Men with a severely bent member, a condition frequently known as Peyronie’s disease, often experience some male organ health challenges. Men and their doctors usually focus on the physical difficulties and complications of having a substantially bent member, but there can be complications in other areas as well. Perhaps most prominently, men with Peyronie’s disease may find themselves experiencing significant levels of depression. Left unchecked, depression can become a terrible burden. |
In Peyronie’s disease, the member is severely bent. But just how bent is that? After all, many millions of men have some degree of curvature to their manhood when it is firm, and that’s perfectly normal. There isn’t really a cut-off point for when a bent member becomes Peyronie’s disease. Instead, a diagnosis of Peyronie’s often depends on whether the degree of curvature is such that it impedes or prevents penetrative coupling, or that it causes painful tumescence.
Most of the time, Peyronie’s disease occurs when the member endures trauma. It can be one big trauma (such as being hit in the manhood by a fastball) or it can be numerous smaller traumas (such as over-aggressive handling during partner sensual activity or self-pleasuring). When such trauma occurs, the damaged tissue heals itself by laying down a layer of plaque. But the plaque is not as flexible and pliable as the damaged tissue and cannot stretch in the same way. Thus, when the manhood becomes firm, the undamaged portions extend as they usually do; however, the damaged section stops expanding after a certain point, causing the member to bend in that direction.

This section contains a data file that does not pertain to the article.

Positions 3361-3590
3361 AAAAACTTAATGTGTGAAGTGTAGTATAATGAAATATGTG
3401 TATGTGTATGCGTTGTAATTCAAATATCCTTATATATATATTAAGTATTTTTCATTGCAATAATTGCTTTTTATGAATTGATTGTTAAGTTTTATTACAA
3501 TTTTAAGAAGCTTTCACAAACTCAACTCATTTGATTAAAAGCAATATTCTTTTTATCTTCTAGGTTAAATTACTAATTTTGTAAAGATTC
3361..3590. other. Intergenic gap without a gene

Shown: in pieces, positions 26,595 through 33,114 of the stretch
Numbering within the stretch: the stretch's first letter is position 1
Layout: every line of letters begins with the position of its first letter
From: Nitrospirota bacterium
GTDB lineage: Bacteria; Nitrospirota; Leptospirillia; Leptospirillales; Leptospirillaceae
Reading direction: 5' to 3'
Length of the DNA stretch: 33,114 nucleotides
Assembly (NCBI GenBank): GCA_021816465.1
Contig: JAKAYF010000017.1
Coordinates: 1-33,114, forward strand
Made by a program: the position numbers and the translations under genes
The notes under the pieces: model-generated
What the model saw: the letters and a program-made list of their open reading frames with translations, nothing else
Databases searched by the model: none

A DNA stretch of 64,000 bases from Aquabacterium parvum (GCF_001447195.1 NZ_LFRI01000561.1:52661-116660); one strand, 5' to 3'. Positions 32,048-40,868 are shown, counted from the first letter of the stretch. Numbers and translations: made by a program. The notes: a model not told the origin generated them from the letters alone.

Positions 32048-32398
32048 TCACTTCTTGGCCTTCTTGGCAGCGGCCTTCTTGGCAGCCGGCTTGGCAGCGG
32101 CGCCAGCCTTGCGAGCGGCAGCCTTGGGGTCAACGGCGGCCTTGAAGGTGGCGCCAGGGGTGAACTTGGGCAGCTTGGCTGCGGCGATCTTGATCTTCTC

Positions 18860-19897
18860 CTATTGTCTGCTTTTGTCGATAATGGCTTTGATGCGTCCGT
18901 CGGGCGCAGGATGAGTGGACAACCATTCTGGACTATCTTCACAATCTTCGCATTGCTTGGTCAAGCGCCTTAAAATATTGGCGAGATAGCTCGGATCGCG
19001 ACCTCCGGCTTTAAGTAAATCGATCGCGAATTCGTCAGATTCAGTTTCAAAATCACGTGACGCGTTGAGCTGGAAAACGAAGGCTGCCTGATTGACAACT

Clearly, the manhood is of great importance to a man; for some men, a great deal of their feelings about themselves and their masculinity relate to the member. A very bent member can make a man feel his equipment is deformed or make him worry about what his partner(s) may think of it. And in some cases, the bending physically prevents the man from engaging in penetrative coupling. All this can lead a man into feelings of depression. One survey of 98 men with Peyronie’s disease found that 48% of them were clinically depressed.
Many people, especially men, have a very difficult time acknowledging depression and therefore have difficulty getting treatment for it. The very best thing that a man with depression can do is to seek help from a professional, such as a psychotherapist or a social worker. A professional can help a man work through the issues causing depression and recommend strategies for dealing with it.
In addition, the following tips can help fight depression:
- Focus on the positive. Identify things that are going well and keep them in focus.
- Socialize . In general, people feel better when they do not isolate themselves.
- Talk about it. Find a trusted, non-judgmental friend or lover and talk about Peyronie’s and why it is bringing about feelings of depression.
- Laugh. Studies prove that laughter really can help alleviate symptoms of depression.
- Watch the diet. Certain food and drink choices can influence depression. Alcohol, for example, can easily worsen depression. On the other hand, foods with omega-3 fatty acids, like salmon and mackerel, and those rich in B vitamins, like leafy green vegetables, can help lighten a person’s mood.
Depression isn’t the only complication of a bent member, of course. Regular use of a first class male organ health crème (health professionals recommend Man1 Man Oil, which is clinically proven mild and safe for skin) may help to address some of the other issues. For example, male organ skin needs to be as supple and elastic as possible; a crème with vitamin C, which helps promote elasticity in manhood skin, can be a boost in this area. In addition, plaque build-up can sometimes lead to a diminished sensation in the member. A crème with L-carnitine, a neuroprotective ingredient, is better positioned to help restore some of that lost sensitivity.
Visit www.menshealthfirst.com for more information about treating common male organ health problems, including soreness, redness and loss of male organ sensation. John Dugan is a professional writer who specializes in men's health issues and is an ongoing contributing writer to numerous online web sites.
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